He starts in the middle in the second term, and as the umpire holds the Sherrin aloft the urge to yell “Go Cats” takes over. Michael’s “Go Cats” is louder and longer than mine but Mary doesn’t mind because they are Greek.

Opening bounce and it’s Ottens to Chappy, who pumps it towards Hawkins, who grabs it. Goal. Ottens to Selwood who handballs to Chappy, and after the Hawks repel this attack Hunt marks and Hale gives away fifty. Goal. The Cats are in front. What? Michael has “Go Cats”-ed for the umpteenth time and we’re two minutes in. Ottens  palms to Kelly. Magnificent. A caress that has texture: the texture of crème brulee. Ottens palm to Johnno and the Cats find Pods. Goal. The Hawks have hardly touched the footy.

Ottens goes forward (for a rest?). He gets applause from the box, the sort of applause reserved for a Robbie Flower mark one-out on the wing. Respectful, appreciative applause.

The Cats defence is holding. Ling has found Mitchell. Enright has Cyril covered. But it’s their attack which is proving the best form of defence. They are trying to win the game. They drive from the back-line. Wojcinski (whose pace has been telling) finds Scarlett. Scarlett has loose men everywhere and chooses the perfect option: Ling, running a diagonal. Ling looks back inside, as the Cats did all night against the Pies. Ling finds Wojo on the fly who stabs Hocking-like to the leading…Ottens! Cats fans around the ground look at each other. This is a communal moment. Just exhilarating. Otto.

Otto misses.

Soon after, he marks again. But as he is slotting it through, Daniel Menzel is being lifted on to the golf cart. Knee.

A gliding Lewis sniffs the moment. Yet again the Cats win the clearance and the Hawks heavy knows things are getting out of hand. As Selwood belts Geelong forward again, Lewis arrives late. Just fractionally in a 2011 sense. Right on time in a 1971 sense. Selwood goes down and the Cats have a free kick in front of goal. Johnno hammers it out on the full.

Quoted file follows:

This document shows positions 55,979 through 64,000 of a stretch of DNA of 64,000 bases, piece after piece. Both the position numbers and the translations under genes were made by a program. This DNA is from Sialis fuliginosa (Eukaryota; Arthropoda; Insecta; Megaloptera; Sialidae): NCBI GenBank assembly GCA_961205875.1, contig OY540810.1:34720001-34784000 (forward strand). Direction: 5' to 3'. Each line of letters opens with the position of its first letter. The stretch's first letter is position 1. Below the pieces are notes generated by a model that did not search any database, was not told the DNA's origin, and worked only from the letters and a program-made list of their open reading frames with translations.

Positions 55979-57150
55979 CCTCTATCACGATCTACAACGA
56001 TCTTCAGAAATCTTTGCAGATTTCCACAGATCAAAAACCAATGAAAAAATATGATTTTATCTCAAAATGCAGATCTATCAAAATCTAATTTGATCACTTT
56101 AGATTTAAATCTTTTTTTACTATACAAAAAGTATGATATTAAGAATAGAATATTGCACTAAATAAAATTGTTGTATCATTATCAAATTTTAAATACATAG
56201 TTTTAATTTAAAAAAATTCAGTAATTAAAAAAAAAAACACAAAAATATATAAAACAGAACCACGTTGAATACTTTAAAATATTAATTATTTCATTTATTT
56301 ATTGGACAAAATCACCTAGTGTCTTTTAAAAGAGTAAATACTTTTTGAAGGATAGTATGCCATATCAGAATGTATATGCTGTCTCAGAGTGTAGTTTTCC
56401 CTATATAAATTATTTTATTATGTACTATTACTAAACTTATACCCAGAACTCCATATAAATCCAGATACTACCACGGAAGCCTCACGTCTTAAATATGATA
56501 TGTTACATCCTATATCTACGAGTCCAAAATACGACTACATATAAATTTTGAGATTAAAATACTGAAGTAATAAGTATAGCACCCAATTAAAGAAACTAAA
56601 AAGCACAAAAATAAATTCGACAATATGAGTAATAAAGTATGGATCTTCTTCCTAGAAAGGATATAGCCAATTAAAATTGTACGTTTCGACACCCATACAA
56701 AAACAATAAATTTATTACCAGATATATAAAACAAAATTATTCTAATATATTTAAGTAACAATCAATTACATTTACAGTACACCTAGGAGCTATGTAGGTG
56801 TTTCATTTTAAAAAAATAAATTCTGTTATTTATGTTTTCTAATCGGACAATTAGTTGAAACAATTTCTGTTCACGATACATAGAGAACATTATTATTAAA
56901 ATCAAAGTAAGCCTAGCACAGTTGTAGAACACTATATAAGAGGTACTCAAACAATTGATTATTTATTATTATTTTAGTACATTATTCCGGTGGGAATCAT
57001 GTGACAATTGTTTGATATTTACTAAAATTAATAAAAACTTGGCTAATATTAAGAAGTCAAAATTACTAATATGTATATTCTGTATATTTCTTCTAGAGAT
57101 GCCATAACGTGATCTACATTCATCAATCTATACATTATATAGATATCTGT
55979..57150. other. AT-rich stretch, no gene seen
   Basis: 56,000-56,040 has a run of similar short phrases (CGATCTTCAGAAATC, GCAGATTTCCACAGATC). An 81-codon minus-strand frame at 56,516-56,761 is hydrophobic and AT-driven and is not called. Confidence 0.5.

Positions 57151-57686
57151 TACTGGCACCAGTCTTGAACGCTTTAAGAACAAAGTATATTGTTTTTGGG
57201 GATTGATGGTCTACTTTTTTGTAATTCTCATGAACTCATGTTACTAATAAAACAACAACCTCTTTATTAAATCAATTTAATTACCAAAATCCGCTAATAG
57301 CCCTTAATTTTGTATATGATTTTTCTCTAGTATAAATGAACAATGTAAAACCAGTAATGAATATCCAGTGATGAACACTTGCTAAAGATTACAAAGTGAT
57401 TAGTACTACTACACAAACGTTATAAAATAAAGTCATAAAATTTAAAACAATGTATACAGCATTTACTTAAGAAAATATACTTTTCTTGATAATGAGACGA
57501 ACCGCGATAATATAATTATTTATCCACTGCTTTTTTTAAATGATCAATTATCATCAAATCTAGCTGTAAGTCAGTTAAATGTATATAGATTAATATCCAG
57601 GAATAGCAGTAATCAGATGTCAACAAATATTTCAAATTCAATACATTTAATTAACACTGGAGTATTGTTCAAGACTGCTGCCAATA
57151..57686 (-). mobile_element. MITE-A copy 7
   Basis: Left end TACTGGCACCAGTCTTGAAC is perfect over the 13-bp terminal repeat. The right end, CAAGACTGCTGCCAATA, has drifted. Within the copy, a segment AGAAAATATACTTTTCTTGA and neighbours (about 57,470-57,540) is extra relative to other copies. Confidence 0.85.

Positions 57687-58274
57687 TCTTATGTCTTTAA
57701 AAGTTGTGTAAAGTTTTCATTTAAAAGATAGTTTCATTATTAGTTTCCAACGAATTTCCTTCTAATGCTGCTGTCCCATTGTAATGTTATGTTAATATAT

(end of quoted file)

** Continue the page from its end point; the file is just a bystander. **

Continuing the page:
Meanwhile revenge is sought on Lewis at the other end, and he is caught high. He kicks truly. It’s the Cats by a couple of goals at half-time.

The Cats have had a good quarter but the game is still there for the winning.

Michael has resumed his seat and unleashed a few more “Go Cats” but it’s Hawthorn who resume the better. Luke Hodge tries to do it on his own, mowing down Mackie, but misses the set shot. And then he pushes his opponent out the way in a champions-get-away-with-this moment of umpiring. Hodge? It must have been legal. He’s too good to infringe. Goal. And the Hawks are within a kick.

The Hawks win the middle and again go forward. Hodge. Not again. Goal. And it’s the Hawks by a couple of points. It’s a contest alright. Ottens presence at full forward puts pressure on the defenders and Pods gets clear and marks. Goal.

Mitchell wins a centre clearance and a superb left-foot pass hits Buddy on the chest. He misses. Smith misses. The pressure is increasing.

Hawkins strong lead is honoured by Duncan and he hangs on to an overhead grab at full pace. He fails to score. The ball goes from end to end.

Finally someone gets clear. It’s Varcoe. He wraps around, picks up the handball and there is no-one in front of him. He bounces all the way to the goals. He’s run 60 metres and the crowd is on its feet. What a team-lifter this will be. And from 15 metres out, he misses. He could have kept running.

Wind-out-of-sails stuff. That could be it.

But minutes later Varcoe atones. Having wanted to slink to the bench he fights for a hot footy in the middle and taps to Christensen, to Stokes. Stokes gives to Johnno. Johnno pops it over the top towards Podsiadly streaming towards goal. Brilliant. Bend down and pick it up Pods. But, no, Pods off the ground. Goal. Jeepers.

Ottens is forward, so it is West who climbs in the middle; a huge leap. Johnno snaffles it and running away from goals handballs over his right shoulder to a man whom he can only have sensed from the vibration of the ground and the warmth of his breath. Christensen is as surprised as the rest of us but squirts it to Selwood who throws it on the boot knowing that there is chaos on the Hawthorn backline now. Hawkins holds his opponent off. Gathers  and turns on to his left and kicks a goal from the square. It has a bit of Rooney and a bit of Cantona in it. What a game the Hawk is having.